Marteny: Planning ahead avoids grieving family from making hard choices

To remember and be remembered are natural human needs. Every senior has the opportunity to plan the final footprint she or he leaves on this earth.

To remember and be remembered are natural human needs.

Every senior has the opportunity to plan the final footprint she or he leaves on this earth.

A way to ensure those wishes are known and respected, a senior can pre-arrange their funeral.

Recently, my brother died from brain cancer. Prior to his death, he was faced with the reality of finalizing his funeral arrangements, including picking out a casket for himself.

By making these decisions, he gave a gift to our family.

Many of his wishes we were all in agreement with, but after he no longer had the mental capacity to give us guidance, our family started to disagree on some final decisions.

This was mainly due to the clashing of ideas and perceptions from two generations. It was causing major family conflicts.

However, we always referred to his decisions.

A lot of the disagreements were also due to the emotions surfacing and the individual ways that each of us grieves.

More than ever before, people are making plans for every stage of life, including their funeral.

Seniors can give their families an immense gift by pre-arranging their own funerals.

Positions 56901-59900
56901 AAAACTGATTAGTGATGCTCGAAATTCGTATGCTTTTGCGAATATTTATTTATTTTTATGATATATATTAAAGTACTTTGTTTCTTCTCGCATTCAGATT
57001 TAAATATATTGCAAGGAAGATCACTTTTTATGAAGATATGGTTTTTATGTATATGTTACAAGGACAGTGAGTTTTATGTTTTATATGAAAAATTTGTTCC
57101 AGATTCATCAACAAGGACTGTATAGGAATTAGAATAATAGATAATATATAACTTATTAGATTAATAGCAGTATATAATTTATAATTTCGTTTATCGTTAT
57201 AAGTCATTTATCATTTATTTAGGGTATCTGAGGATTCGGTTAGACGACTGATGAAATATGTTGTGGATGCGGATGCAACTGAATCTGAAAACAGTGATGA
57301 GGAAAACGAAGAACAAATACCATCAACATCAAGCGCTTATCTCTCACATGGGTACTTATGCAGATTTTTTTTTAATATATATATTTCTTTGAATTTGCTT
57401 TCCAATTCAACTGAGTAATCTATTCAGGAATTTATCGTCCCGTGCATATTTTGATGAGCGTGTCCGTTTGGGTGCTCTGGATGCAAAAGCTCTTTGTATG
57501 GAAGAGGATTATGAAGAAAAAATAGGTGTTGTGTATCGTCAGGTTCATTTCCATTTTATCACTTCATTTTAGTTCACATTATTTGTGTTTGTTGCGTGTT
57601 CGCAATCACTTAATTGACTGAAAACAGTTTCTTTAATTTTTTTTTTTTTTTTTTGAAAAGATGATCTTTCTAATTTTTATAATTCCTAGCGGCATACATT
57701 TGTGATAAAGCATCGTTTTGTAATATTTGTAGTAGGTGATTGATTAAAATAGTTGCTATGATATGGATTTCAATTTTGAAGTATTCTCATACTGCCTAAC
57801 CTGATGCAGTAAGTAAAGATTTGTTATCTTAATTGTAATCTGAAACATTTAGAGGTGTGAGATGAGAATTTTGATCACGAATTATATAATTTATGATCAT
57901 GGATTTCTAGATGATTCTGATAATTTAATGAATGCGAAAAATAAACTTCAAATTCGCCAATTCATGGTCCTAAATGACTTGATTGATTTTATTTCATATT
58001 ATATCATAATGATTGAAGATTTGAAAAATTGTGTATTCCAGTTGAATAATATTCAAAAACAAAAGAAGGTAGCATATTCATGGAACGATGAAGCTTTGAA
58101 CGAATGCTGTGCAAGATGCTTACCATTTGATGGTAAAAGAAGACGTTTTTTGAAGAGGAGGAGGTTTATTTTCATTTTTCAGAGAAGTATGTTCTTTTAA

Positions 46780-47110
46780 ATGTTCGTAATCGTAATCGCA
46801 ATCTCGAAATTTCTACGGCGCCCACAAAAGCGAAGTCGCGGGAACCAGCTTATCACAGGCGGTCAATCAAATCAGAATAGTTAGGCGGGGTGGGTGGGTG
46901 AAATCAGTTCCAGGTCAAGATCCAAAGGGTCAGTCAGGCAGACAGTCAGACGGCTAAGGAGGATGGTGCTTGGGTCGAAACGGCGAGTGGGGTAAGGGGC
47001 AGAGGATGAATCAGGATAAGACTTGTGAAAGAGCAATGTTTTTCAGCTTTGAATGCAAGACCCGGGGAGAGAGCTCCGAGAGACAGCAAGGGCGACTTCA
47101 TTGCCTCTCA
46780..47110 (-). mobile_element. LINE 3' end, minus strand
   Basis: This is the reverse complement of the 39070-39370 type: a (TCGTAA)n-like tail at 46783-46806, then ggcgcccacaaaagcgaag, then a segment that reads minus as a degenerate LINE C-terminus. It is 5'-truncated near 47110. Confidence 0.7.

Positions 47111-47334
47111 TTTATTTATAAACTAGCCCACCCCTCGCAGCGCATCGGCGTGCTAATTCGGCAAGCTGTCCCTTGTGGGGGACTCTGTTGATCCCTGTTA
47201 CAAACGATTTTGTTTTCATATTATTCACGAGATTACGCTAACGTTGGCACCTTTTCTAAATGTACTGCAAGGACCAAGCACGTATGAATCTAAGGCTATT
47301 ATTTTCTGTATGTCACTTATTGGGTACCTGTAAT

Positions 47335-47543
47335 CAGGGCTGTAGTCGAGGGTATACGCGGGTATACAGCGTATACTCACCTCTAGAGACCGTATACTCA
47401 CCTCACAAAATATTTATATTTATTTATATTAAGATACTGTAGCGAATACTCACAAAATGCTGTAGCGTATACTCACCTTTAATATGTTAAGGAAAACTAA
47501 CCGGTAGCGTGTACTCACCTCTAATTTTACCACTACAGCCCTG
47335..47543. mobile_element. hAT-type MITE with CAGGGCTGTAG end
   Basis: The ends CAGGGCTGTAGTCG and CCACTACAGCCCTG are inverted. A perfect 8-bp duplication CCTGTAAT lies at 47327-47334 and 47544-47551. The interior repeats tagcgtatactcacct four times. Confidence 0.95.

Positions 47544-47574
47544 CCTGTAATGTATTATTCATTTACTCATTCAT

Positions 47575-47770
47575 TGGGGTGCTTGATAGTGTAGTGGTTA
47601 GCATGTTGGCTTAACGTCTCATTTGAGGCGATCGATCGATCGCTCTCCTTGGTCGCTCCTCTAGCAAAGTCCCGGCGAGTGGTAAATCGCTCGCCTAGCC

It spares the family from anxiety, expense and inconvenience at the time of a senior’s death.

If seniors don’t pre-arrange their funerals, then loved ones are left asking what the senior would have wanted.

It ensures that decisions that must be made are done so by seniors for themselves at a time when emotions of grief are not involved.

Funerals don’t have to be elaborate. It has been proven that when seniors pre-arrange their own funerals, they spend less on it than if a family member arranges a funeral after their death.

Pre-planning helps prevent emotional overspending.

If funeral arrangements have not been made ahead of time by a senior, then his or her family is left with the added task or organizing it, and with that responsibility comes the related haste, indecision and stress.

When a person dies, the family needs time to come together to mourn and heal.

And as with a will, the funeral plan should be reviewed on a regular basis and updated when necessary.

It is amazing the amount of information that is required at the time of one’s death.

A pre-arranged funeral planning guide can help seniors walk through the required information paperwork.

It does not need to be completed at the time that the funeral is pre-arranged. However, it should be done while a senior still has the capacity to provide accurate information.

Sometimes, it is easier for a senior to write this information down on paper, rather than talk about it with a family member.

After the planning guide is complete, it should be reviewed with the executor of the will, so your personal wishes are clearly understood.

At the time of death, the completed planning guide is provided to the funeral director so that the funeral is carried out in accordance with a senior’s expressed wishes.

Sharen Marteny is a services consultant for

seniors in Kelowna.



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